According to world Blue Zone research, the longest-living people on earth eat a fiber-rich diet and rely on locally grown fruits and vegetables. What began as a National Geographic expedition to uncover the secrets of longevity evolved into discovering the five places around the world where people consistently live over 100 years old, dubbed the Blue Zones. Subsequent studies indicate only about 20% of how long the average person lives is dictated by our genes, whereas our lifestyle dictates the other 80%. National Geographic and the National Institute on Aging researchers found the five demographically confirmed, geographically defined areas with the highest percentage of centenarians – Loma Linda, California; Nicoya, Costa Rica; Sardinia, Italy; Ikaria, Greece; and Okinawa, Japan. Besides having a large percentage of people that live to 100, the aging population also remains active well into their 80s and 90s and typically does not suffer the degenerative diseases common in most of the industrialized world.
The top lessons from the world’s Blue Zones on living a long, healthy life are to move naturally, have a purpose, be in the right tribe, and eat wisely. Moving naturally throughout the day – walking, gardening, doing housework – is a core part of the Blue Zones. Knowing why you wake up in the morning makes you healthier and happier and adds up to seven years of extra life expectancy. The Okinawans call it ikigai (pronounced e-key-guy) and the Nicoyans can it plan de vida. In the United States, the common term is purpose – to have intention. Finding your tribe supports human nature to search for belonging by looking for people who share commonalities or possess the traits we aspire to adopt. The world’s longest-lived people have close friends and strong social networks. The last lesson, eat wisely, combines attitudes toward food and consumption behaviors. People living in the Blue Zones areas stop eating when their stomachs are 80% full and eat their smallest meal in the early evening. They select vegetables, fruits, and whole grains or beans as the cornerstone ingredients of most meals while meats are eaten in small amounts. Finally, the enjoyment of moderate consumption of wine with friends and/or with food is widely practiced.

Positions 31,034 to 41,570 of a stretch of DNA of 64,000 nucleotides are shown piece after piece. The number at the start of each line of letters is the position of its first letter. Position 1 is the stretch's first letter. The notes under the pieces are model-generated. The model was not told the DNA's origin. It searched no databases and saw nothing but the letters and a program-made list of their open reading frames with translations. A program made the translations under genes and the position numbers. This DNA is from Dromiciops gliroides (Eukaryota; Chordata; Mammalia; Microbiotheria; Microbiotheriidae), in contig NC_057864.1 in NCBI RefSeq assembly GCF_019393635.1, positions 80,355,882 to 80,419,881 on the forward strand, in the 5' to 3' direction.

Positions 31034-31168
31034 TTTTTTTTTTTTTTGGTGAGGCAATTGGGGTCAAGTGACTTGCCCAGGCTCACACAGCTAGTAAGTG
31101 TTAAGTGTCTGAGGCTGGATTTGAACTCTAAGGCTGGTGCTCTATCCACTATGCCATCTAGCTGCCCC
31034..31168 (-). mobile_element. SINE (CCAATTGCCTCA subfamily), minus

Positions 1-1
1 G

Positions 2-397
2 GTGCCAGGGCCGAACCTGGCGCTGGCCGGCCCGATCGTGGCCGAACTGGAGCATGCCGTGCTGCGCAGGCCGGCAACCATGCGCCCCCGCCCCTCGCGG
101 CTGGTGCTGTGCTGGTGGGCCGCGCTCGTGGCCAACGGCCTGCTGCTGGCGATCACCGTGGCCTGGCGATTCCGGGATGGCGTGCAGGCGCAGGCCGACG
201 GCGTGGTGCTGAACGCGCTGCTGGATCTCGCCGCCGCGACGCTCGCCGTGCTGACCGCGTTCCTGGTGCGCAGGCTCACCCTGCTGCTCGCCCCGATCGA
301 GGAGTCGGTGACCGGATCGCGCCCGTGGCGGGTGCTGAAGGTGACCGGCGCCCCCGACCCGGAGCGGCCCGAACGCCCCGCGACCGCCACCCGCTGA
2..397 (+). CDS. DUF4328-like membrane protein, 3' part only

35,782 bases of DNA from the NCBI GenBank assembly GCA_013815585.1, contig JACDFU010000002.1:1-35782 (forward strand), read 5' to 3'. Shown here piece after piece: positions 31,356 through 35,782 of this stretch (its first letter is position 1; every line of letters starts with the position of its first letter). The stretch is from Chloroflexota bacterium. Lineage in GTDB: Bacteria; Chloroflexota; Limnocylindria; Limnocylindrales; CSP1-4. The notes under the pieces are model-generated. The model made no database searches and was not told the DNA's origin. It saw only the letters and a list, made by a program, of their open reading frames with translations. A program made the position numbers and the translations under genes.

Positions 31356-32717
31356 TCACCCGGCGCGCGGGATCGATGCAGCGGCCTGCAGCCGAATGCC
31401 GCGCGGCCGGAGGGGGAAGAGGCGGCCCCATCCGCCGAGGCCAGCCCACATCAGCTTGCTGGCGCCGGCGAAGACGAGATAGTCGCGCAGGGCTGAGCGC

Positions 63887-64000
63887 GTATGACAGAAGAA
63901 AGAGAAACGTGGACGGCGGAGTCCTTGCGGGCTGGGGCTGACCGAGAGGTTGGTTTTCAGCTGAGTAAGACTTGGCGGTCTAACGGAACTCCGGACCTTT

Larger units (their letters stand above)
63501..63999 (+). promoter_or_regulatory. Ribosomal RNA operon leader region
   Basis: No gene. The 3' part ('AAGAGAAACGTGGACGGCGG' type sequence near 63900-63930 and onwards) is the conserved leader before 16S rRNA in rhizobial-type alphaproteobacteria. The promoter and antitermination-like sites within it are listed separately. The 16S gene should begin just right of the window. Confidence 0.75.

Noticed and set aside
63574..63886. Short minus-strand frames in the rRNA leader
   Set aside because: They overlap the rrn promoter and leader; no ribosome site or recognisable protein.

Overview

Creating a Blue Zones lifestyle is possible with focused intention. Moving more throughout the day can be as simple as walking daily. Finding meaningful work and intentionally aligning values to everyday actions are steps to living with purpose. When creating your tribe, looking for people ‘instantly recognizable” or who feel “deeply familiar” is a very Western idea. The downside is pushing to the side the person you don’t feel an instant affinity with. Consider including in your tribe those you resonate with and those who challenge you to see the world in a new way. Most Americans find adding fruits to their meals easy, but we struggle with adding vegetables. Add a salad. Salads are a great way to add a good amount of nutrient-rich vegetables to your diet. Let’s start with three different salad recipes from EatingWell that will fill you up and delight your taste buds.